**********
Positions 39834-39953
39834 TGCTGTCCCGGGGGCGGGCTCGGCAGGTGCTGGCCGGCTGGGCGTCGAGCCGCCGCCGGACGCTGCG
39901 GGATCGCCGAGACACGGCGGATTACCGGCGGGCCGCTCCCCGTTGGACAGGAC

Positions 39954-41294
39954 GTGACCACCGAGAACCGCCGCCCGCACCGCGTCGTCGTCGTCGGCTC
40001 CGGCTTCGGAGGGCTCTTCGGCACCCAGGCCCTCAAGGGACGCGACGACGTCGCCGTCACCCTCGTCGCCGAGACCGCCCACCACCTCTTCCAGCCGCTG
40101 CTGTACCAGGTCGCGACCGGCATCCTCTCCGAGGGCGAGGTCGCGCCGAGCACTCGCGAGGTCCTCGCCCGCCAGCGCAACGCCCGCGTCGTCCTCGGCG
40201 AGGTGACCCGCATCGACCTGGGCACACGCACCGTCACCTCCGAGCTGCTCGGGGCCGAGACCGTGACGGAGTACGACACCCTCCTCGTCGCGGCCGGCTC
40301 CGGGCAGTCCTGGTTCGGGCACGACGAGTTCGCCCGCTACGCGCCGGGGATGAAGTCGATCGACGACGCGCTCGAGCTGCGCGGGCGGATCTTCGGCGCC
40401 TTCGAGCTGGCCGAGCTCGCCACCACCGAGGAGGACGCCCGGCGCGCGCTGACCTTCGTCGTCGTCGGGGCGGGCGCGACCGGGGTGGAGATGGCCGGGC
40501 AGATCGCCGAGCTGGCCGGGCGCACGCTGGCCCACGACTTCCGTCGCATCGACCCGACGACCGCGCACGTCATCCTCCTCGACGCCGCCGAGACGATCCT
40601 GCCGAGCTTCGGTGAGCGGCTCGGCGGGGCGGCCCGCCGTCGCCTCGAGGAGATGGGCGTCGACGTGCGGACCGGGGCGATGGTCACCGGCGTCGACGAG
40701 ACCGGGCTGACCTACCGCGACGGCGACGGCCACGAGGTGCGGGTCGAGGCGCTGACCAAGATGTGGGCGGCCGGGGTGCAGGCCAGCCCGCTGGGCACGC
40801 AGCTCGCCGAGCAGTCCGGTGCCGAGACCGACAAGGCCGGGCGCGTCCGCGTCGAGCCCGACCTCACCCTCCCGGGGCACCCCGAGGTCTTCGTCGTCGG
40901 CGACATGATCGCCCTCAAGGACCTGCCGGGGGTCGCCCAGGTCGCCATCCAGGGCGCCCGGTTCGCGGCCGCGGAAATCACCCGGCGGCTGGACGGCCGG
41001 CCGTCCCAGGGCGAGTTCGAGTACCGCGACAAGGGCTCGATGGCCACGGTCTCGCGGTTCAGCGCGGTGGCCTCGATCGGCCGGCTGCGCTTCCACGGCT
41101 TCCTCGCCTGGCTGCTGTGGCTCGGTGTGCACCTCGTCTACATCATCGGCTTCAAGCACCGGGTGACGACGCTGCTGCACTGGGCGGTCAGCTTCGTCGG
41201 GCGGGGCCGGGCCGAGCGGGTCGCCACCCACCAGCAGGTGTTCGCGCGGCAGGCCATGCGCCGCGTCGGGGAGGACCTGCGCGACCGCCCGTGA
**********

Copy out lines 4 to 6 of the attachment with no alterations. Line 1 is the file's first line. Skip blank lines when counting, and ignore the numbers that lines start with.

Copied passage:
Positions 39954-41294
39954 GTGACCACCGAGAACCGCCGCCCGCACCGCGTCGTCGTCGTCGGCTC
40001 CGGCTTCGGAGGGCTCTTCGGCACCCAGGCCCTCAAGGGACGCGACGACGTCGCCGTCACCCTCGTCGCCGAGACCGCCCACCACCTCTTCCAGCCGCTG